Wednesday, February 23, 2011

Remarkable, Unconventional Isabella

Isabella Stewart Gardner

Isabella Stewart Gardner was born in New York City on April 14, 1840 into wealth and privilege. She learned early on that an elevated station in life couldn't stop bad things from happening. Her baby Jackie died of pneumonia in 1864 when less than one year old.

Isabella was inconsolable for nearly two years. Upon her phycisian's advice, her husband, Jack took her to Europe. She found solace in travel and returned to America a healthy, happy woman. By this time, Isabella was known as Mrs. Jack. She had abandoned hope of motherhood, and had also abandoned conventions imposed on women of her class.

Newspapers carried sketches of her strolling with lions borrowed from the zoo. She drove horses and cars at breakneck speed. She smoked cigarettes. She went to boxing matches. She had a pair of large diamonds mounted on gold springs and wore them like antennae in her hair. Once, to attract notice to a concert by an unknown musician she favored, she stood at the door of the concert hall handing out programs. A passionate athlete and sports fan, she was seen at the symphony wearing a hatband inscribed ''Oh You Red Sox.'' A dahlia was named for her, as was a peak in the Isabella mountain range in Washington.

With her money she could have been the poster girl for the idle rich. Instead, she found her passion: collecting art. In 1917, she wrote to a friend:

"Years ago I decided that the greatest need in our Country was Art… We were a very young country and had very few opportunities of seeing beautiful things, works of art… So, I determined to make it my life's work if I could."

In the late 1890s, Isabella and Jack rapidly built a world-class collection of paintings and statues, tapestries, photographs, silver, ceramics and manuscripts, and architectural elements such as doors, stained glass, and mantelpieces.

After Jack's death in 1898, she commissioned the construction of Fenway Court, a personal museum based on a Venetian palazzo, to house their vast collection. Involving herself in every detail of the design and installations, she personally supervised the placement of every last piece, and then took up residence in an apartment on the fourth floor.

When she opened her home to the public on New Year's Day in 1903, guests listened to the music of Bach, Mozart, and Schumann, gazed in wonder at the courtyard full of flowers, and viewed one of the nation's finest collections of art. The Isabella Stewart Gardner Museum had been born.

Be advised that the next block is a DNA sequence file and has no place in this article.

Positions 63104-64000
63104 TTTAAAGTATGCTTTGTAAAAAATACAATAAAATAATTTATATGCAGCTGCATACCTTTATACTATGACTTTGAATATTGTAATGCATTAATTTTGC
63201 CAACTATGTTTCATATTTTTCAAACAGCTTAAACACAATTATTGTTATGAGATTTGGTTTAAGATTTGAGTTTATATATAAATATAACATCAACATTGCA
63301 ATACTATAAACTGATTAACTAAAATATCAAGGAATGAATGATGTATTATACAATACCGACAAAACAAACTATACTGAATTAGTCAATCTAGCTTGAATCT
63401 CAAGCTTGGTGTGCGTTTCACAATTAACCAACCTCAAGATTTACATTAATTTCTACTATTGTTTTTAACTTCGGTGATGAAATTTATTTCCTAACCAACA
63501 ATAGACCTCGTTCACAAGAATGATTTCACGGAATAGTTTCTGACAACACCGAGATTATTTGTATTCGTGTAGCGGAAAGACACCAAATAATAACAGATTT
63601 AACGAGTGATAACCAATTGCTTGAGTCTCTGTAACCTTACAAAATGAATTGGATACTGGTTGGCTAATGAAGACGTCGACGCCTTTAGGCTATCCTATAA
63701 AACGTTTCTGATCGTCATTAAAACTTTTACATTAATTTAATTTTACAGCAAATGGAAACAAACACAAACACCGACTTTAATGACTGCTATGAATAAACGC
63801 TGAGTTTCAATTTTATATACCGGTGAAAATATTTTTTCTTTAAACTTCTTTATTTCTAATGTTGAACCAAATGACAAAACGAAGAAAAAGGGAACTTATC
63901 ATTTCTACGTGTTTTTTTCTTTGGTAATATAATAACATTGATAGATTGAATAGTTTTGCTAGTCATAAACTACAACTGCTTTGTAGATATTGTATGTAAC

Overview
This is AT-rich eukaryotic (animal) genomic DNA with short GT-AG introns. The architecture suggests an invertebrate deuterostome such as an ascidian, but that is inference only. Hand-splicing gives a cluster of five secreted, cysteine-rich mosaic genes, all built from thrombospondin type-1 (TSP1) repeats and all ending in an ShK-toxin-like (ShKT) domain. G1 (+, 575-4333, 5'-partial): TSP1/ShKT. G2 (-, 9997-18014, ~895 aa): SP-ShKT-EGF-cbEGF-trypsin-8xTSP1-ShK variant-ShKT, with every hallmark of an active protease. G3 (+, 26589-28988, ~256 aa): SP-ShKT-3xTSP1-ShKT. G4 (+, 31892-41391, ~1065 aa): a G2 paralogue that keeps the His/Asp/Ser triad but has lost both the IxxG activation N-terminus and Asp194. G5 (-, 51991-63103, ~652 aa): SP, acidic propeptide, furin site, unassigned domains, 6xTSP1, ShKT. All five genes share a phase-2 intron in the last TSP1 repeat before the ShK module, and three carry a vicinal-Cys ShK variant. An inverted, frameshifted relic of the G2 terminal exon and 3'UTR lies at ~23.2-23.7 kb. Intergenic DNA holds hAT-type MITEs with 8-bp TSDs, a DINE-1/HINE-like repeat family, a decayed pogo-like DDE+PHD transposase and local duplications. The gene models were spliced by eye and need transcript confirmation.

Isabella Stewart Gardner Museum

There was also a time when she offered the use of the third floor to John Singer Sargent as a studio. He painted several portraits at that location including the one of Mrs. Fenway and her daughter.

Isabella Inviting Guests to See Venetian Fireworks
gifted to her by Anders Zorn, 1894

In old age she practiced a miserly frugality that astounded her cold, hungry houseguests; she explained she was protecting the funds she intended to leave for the maintenance of her museum. Isabella died at Fenway Court on June 17, 1924 but she remains an ever-present force within its walls.

She ordered that all the art work must remain exactly as she arranged it. If it is moved or changed in any way, the entire collection must be sold. The museum appears much the same today as it did the day it opened.

The only changes are now the empty frames that once held a Vermeer, a Manet, three Rembrandt and five Degas works which were stolen in 1990. Two thieves dressed as police officers overpowered the guards and stole 13 works of art valued at around 300 million dollars. Despite a 5 million dollar reward, the art work has yet to be recovered, and remains the largest art heist in modern history. Is Isabella rolling over in her grave, or loving all the attention?!

To see photos of the absolutely beautiful museum that Isabella furnished to house her fabulous painting collection, see the Isabella Stewart Gardner Museum Facebook page or go to their site at

Information from a variety of sources including:

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